Preparing Students for Successful Futures
May 2021
JAG-K Students Compete in Virtual State CDC
More than 150 students from JAG-K programs across the state participated in the organization’s annual State Career Development Conference (CDC), held virtually on April 21. Winners of the six different areas of competition were announced that afternoon.
In past years, the State CDC competitions were held at a central location. Due to COVID-19 precautions, the competitions were conducted virtually for the second year in a row.
“Last year, very early in the pandemic, we found that we could still hold a very effective CDC virtually,” said Chuck Knapp, President/CEO of JAG-K. “It is really important that we provide students opportunities to showcase their skills. While we hope to return to an in-person CDC in the future, we may keep elements of the virtual event to allow more students to participate.”
The 150 participants competed in events that showcase competencies attained in the JAG-K program. Students who placed in the top three in the high school CDC competitions are:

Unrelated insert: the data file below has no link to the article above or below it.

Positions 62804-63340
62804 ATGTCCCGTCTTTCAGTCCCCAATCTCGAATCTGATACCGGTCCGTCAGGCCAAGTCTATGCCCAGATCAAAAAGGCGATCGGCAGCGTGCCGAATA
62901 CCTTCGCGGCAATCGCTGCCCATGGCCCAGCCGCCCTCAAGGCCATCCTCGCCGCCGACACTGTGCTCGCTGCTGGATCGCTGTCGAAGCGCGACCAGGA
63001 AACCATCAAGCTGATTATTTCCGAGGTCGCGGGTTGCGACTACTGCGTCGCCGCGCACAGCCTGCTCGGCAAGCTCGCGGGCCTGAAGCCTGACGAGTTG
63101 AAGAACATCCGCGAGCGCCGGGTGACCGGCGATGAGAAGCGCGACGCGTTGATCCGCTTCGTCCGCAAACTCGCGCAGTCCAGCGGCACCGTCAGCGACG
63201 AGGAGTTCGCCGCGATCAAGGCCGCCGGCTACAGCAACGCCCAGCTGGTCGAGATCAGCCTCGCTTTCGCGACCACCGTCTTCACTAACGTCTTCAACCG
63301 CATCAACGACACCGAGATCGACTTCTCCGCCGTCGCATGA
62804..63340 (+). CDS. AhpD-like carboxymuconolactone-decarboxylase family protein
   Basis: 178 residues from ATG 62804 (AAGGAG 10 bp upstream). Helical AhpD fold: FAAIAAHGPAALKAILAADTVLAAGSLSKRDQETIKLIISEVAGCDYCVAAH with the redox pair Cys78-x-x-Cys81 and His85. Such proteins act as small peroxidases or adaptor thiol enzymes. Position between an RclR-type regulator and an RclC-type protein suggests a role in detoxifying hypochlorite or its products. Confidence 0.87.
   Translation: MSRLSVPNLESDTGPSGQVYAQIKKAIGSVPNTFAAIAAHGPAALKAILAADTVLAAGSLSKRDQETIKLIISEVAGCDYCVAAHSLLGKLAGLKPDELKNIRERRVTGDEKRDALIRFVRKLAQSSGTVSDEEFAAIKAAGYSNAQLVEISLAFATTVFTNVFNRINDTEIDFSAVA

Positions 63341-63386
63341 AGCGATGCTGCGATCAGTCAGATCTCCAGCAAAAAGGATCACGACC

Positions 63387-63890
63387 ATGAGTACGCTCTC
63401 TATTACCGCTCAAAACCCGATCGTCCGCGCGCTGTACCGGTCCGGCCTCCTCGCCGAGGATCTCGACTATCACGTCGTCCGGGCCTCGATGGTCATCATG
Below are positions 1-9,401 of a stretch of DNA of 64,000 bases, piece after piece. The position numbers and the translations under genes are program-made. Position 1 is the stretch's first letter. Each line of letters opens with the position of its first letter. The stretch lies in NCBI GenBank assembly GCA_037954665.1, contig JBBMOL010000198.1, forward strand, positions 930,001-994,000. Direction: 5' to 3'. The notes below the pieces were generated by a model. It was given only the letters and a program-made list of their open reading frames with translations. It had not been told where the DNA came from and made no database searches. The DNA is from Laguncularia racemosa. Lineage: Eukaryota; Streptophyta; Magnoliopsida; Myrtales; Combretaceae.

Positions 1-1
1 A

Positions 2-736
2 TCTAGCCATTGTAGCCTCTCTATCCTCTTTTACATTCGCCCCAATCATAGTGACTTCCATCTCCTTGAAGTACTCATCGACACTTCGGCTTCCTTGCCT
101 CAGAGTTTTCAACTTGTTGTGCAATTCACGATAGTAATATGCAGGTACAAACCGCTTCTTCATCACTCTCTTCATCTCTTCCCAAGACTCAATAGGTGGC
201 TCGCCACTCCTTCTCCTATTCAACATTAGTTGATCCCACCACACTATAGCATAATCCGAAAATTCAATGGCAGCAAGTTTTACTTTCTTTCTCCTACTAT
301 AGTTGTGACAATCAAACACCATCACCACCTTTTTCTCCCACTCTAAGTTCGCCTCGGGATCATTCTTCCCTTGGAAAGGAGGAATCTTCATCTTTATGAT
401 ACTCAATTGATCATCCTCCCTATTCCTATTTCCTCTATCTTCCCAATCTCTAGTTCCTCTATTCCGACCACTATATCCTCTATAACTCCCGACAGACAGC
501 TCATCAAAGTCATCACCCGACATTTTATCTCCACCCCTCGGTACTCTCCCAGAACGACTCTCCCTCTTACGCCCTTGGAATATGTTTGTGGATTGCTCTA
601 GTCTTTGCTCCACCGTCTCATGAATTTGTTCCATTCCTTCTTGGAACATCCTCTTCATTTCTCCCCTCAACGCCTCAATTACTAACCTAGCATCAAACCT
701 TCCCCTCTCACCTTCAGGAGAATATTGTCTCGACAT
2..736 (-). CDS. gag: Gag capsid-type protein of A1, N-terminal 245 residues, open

·     Employability: 1st Kaedan Kearn, Concordia; 2nd Ashlee Parker, Russell; 3rd Emma Paramore, McPherson

·     Public Speaking: 1st Ryah Klima, Concordia; 2nd Adonica Daub, Goodland; 3rd Bryce Hopkins, Great Bend

·     Financial Literacy: 1st Alexander Engle, McPherson; 2nd (tie) Nickolas Mercer, Seaman, and Gracie Leonard, Holcomb

·     Project-Based Learning: 1st Tanner Rexwinkle and Hunter Robben of Russell; 2nd Jasmine St. John, Hutchinson; 3rd Dakota Aumiller, Great Bend

·     T-shirt Design: 1st Riley Olauson, Hiawatha; 2nd Graciela Garcia, Pratt; 3rd Courtney Eickbush, McPherson

·     Senior Scholarship: 1st Yoselyn Castaneda, Pittsburg; 2nd Blair Holiday, Holcomb; 3rd Cheyenne Gordon, El Dorado
Teams were also awarded recognition based on their collective performance. The top three teams came from McPherson High School (1st place), Concordia High School (2nd place), and Russell High School (3rd place).